• Section 45 indexes the existing $2 short-term daily vehicle rental fee to CPI inflation and, on or after July 1, 2022, requires a car sharing program to collect the daily vehicle rental fee for any short-term vehicle rental of 24 hours or longer that is enabled by the car sharing program.
  • Sections 47 through 49 change the name of the multimodal transportation options fund to the multimodal transportation and mitigation options fund and make greenhouse gas mitigation projects eligible for funding from the fund.
  • Section 50 creates the clean transit enterprise within the department of transportation (CDOT) for the purpose of supporting clean public transit through electrification planning efforts, facility upgrades, fleet motor vehicle replacement, and construction and development of associated electric motor vehicle charging and fueling infrastructure. The clean transit enterprise is authorized to impose a clean transit retail delivery fee of up to a specified amount to fund its business purpose. The governance and powers and duties of the clean transit enterprise are specified. Section 50 also creates the nonattainment area air pollution mitigation enterprise for the purpose of mitigating transportation-related emissions in ozone nonattainment areas. The nonattainment area air pollution mitigation enterprise is authorized to impose air pollution mitigation per ride and retail delivery fees to fund its business purpose.

Section 1 makes legislative findings and declarations that explain the purpose of the bill and the reasons why it includes the new sources of dedicated funding and new state enterprises that it does. Section 2 clarifies that an existing fee may be used to fund the functions of the freight mobility and safety branch created in section 27. Sections 3 and 4 respectively clarify that the clean fleet enterprise operates as a type 1 agency within CDPHE and that the clean transit enterprise and the nonattainment area air pollution mitigation enterprise operate as type 1 agencies within CDOT.Section 5 requires the CEO and CDPHE, after consultation with CDOT, to jointly and annually prepare a report for specified legislative committees that details the progress made toward the electric motor vehicle adoption goals set forth in the "Colorado Electric Vehicle Plan 2020" and the transportation sector greenhouse gas pollution reduction goals set forth in the "Colorado Greenhouse Gas Pollution Reduction Roadmap". Section 5 also specifies a methodology to be used by the CEO, CDOT, and CDPHE to estimate the social costs of greenhouse gas pollution.Sections 9, 32, 42, and 51 effectuate the repeal of the requirement that a ballot question seeking approval for the issuance of transportation revenue anticipation notes be submitted to the voters of the state at the November 2021 statewide election.Section 10 requires CDOT to comply with specified transparency and contractor short-listing requirements when using the integrated project delivery method of contract procurement for a public project. Section 14 clarifies that sales and use tax is not levied on the retail delivery fees imposed by or as authorized by the bill. Sections 16 through 21 provide legal authority for collection under an existing multistate agreement of the motor fuel road usage and bridge and tunnel impact fees imposed by or as authorized by the bill. Section 22 requires the public utilities commission to conduct a certificated taxi carrier parity study.Section 27 creates the freight mobility and safety branch in CDOT's transportation development division . Section 28 requires CDOT and metropolitan planning organizations to engage in an enhanced level of planning, analysis, community engagement, and monitoring with respect to transportation capacity projects and specifies what that entails and also requires CDOT to conduct a road usage charge study and an autonomous vehicle study. Section 29 allows some of the general fund money transferred to the state highway fund pursuant to section 7 to be used for multimodal transportation projects. Section 31 specifies the manner in which revenue credited to the HUTF as required by the bill is allocated and expended.Sections 34 through 41 authorize a transportation planning organization (TPO), subject to territorial restrictions and TPO member jurisdiction approval requirements, to exercise the powers of a regional transportation authority (RTA). Among other powers, the powers of a RTA include the power to impose various charges, fees, and, with voter approval, visitor benefit, sales, and use taxes to generate transportation funding for the purpose of financing, constructing, operating, and maintaining regional transportation systems.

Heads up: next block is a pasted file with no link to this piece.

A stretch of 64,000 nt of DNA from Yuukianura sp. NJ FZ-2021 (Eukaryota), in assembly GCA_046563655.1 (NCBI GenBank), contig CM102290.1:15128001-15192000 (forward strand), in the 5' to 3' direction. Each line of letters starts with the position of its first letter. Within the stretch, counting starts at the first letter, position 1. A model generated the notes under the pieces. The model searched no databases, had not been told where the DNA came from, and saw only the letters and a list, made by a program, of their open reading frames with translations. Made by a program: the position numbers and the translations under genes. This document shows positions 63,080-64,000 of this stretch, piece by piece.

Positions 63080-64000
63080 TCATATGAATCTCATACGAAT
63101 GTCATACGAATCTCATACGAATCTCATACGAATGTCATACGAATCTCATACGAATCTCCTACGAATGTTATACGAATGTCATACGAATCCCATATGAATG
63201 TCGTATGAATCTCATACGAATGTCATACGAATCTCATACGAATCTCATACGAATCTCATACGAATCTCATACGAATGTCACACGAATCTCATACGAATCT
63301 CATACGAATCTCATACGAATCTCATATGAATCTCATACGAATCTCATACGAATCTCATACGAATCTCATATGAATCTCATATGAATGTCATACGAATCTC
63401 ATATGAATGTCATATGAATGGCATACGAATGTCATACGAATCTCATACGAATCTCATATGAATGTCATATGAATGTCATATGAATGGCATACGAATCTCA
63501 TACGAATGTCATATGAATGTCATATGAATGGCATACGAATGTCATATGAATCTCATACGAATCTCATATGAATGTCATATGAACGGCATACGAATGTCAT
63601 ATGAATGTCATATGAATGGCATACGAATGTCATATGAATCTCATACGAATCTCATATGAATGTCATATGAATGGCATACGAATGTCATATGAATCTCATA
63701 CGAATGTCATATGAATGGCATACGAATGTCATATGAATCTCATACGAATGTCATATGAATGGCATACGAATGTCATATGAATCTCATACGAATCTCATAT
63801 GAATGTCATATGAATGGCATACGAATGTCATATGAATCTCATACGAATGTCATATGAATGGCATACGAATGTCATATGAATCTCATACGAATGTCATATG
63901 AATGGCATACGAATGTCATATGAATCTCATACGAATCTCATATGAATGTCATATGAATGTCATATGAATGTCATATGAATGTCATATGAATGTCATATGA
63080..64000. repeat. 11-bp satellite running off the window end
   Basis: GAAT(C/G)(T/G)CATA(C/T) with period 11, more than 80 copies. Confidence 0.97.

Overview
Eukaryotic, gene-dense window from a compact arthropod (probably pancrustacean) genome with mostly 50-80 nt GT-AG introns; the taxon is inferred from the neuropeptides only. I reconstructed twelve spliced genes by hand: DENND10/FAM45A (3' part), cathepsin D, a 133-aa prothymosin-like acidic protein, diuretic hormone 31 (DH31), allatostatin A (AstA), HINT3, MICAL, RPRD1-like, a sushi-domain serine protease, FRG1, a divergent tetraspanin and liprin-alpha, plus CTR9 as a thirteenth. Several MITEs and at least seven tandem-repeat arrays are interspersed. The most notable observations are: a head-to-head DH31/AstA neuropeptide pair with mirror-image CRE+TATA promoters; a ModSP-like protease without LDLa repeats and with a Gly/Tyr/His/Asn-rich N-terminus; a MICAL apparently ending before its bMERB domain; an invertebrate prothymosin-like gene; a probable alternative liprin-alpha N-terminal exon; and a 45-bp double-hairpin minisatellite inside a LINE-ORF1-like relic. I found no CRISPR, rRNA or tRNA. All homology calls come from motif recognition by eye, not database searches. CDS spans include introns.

Any additional transportation funding obtained by a TPO exercising the power of a RTA is intended to supplement and not supplant state and federal transportation funding allocated within the boundaries of the TPO. Therefore, the transportation commission and CDOT are prohibited from taking such additional transportation funding into account when determining the amount of state and federal transportation funding to be allocated within the boundaries of a TPO, and CDOT, when submitting its annual proposed budget allocation plan, is required to provide evidence that the proposed allocation of state and federal transportation funding within the boundaries of any TPO that has obtained such additional transportation funding has not been reduced in any way on account of the additional transportation funding.

Section 45 reduces the amount of each road safety surcharge imposed on motor vehicle registration for registration periods beginning on or after January 1, 2022, but before January 1, 2024, by $5.55.


(Note: This summary applies to this bill as introduced.)

Status

Introduced
Under Consideration

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Bill Text

Sponsors

Sponsor Type Legislators
Prime Sponsor

Sen. S. Fenberg, Sen. F. Winter
Rep. A. Garnett, Rep. M. Gray

Sponsor

Sen. K. Priola

Co-sponsor

Upcoming Schedule

May
10
Monday

Finance

1:30 pm  |  Old Supreme Court